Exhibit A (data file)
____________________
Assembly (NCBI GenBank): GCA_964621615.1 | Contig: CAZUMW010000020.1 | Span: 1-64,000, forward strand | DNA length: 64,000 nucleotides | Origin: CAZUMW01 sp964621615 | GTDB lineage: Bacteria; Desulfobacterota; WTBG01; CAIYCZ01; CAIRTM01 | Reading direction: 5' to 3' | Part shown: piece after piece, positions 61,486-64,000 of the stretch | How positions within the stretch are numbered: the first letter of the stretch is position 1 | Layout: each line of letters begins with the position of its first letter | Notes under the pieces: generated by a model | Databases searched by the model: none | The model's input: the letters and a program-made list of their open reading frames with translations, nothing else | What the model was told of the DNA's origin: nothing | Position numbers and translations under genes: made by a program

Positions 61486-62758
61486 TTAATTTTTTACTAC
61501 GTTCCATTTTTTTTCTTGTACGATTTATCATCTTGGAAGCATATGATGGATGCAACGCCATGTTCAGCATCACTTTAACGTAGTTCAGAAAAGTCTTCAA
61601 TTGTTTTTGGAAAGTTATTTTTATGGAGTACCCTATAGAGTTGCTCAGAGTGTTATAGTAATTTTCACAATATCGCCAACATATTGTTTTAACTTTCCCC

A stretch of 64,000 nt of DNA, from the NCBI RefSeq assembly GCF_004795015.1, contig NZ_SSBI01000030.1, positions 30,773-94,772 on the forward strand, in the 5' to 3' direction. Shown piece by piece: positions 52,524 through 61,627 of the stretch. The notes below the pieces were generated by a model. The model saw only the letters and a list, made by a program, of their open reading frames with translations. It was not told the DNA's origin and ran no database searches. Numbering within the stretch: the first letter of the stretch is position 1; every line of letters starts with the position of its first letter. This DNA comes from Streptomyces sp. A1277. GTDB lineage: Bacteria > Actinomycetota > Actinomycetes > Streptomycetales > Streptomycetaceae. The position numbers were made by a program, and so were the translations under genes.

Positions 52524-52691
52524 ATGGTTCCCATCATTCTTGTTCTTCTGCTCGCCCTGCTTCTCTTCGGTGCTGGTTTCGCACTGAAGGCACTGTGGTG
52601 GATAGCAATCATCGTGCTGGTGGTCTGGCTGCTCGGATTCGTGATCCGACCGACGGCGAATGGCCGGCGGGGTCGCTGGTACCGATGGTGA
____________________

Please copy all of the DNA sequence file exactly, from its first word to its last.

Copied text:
Assembly (NCBI GenBank): GCA_964621615.1 | Contig: CAZUMW010000020.1 | Span: 1-64,000, forward strand | DNA length: 64,000 nucleotides | Origin: CAZUMW01 sp964621615 | GTDB lineage: Bacteria; Desulfobacterota; WTBG01; CAIYCZ01; CAIRTM01 | Reading direction: 5' to 3' | Part shown: piece after piece, positions 61,486-64,000 of the stretch | How positions within the stretch are numbered: the first letter of the stretch is position 1 | Layout: each line of letters begins with the position of its first letter | Notes under the pieces: generated by a model | Databases searched by the model: none | The model's input: the letters and a program-made list of their open reading frames with translations, nothing else | What the model was told of the DNA's origin: nothing | Position numbers and translations under genes: made by a program

Positions 61486-62758
61486 TTAATTTTTTACTAC
61501 GTTCCATTTTTTTTCTTGTACGATTTATCATCTTGGAAGCATATGATGGATGCAACGCCATGTTCAGCATCACTTTAACGTAGTTCAGAAAAGTCTTCAA
61601 TTGTTTTTGGAAAGTTATTTTTATGGAGTACCCTATAGAGTTGCTCAGAGTGTTATAGTAATTTTCACAATATCGCCAACATATTGTTTTAACTTTCCCC

A stretch of 64,000 nt of DNA, from the NCBI RefSeq assembly GCF_004795015.1, contig NZ_SSBI01000030.1, positions 30,773-94,772 on the forward strand, in the 5' to 3' direction. Shown piece by piece: positions 52,524 through 61,627 of the stretch. The notes below the pieces were generated by a model. The model saw only the letters and a list, made by a program, of their open reading frames with translations. It was not told the DNA's origin and ran no database searches. Numbering within the stretch: the first letter of the stretch is position 1; every line of letters starts with the position of its first letter. This DNA comes from Streptomyces sp. A1277. GTDB lineage: Bacteria > Actinomycetota > Actinomycetes > Streptomycetales > Streptomycetaceae. The position numbers were made by a program, and so were the translations under genes.

Positions 52524-52691
52524 ATGGTTCCCATCATTCTTGTTCTTCTGCTCGCCCTGCTTCTCTTCGGTGCTGGTTTCGCACTGAAGGCACTGTGGTG
52601 GATAGCAATCATCGTGCTGGTGGTCTGGCTGCTCGGATTCGTGATCCGACCGACGGCGAATGGCCGGCGGGGTCGCTGGTACCGATGGTGA